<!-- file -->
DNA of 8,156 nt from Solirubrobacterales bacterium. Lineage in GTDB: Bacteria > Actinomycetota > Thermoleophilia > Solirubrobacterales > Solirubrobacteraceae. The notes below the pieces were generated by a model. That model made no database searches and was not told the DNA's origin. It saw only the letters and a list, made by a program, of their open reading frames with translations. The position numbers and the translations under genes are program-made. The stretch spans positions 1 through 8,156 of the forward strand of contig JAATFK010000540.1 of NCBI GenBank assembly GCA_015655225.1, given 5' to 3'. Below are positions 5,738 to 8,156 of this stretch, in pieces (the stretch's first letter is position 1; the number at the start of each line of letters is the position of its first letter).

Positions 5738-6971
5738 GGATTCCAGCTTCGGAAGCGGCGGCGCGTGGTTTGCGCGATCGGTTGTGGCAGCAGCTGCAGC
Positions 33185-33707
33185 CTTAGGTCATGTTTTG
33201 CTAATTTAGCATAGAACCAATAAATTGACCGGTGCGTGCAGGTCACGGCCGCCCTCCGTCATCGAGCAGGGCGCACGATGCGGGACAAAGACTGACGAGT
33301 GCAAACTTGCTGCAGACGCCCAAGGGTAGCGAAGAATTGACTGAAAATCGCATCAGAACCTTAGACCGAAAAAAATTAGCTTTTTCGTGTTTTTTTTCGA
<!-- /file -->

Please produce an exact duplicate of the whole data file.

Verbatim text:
DNA of 8,156 nt from Solirubrobacterales bacterium. Lineage in GTDB: Bacteria > Actinomycetota > Thermoleophilia > Solirubrobacterales > Solirubrobacteraceae. The notes below the pieces were generated by a model. That model made no database searches and was not told the DNA's origin. It saw only the letters and a list, made by a program, of their open reading frames with translations. The position numbers and the translations under genes are program-made. The stretch spans positions 1 through 8,156 of the forward strand of contig JAATFK010000540.1 of NCBI GenBank assembly GCA_015655225.1, given 5' to 3'. Below are positions 5,738 to 8,156 of this stretch, in pieces (the stretch's first letter is position 1; the number at the start of each line of letters is the position of its first letter).

Positions 5738-6971
5738 GGATTCCAGCTTCGGAAGCGGCGGCGCGTGGTTTGCGCGATCGGTTGTGGCAGCAGCTGCAGC
Positions 33185-33707
33185 CTTAGGTCATGTTTTG
33201 CTAATTTAGCATAGAACCAATAAATTGACCGGTGCGTGCAGGTCACGGCCGCCCTCCGTCATCGAGCAGGGCGCACGATGCGGGACAAAGACTGACGAGT
33301 GCAAACTTGCTGCAGACGCCCAAGGGTAGCGAAGAATTGACTGAAAATCGCATCAGAACCTTAGACCGAAAAAAATTAGCTTTTTCGTGTTTTTTTTCGA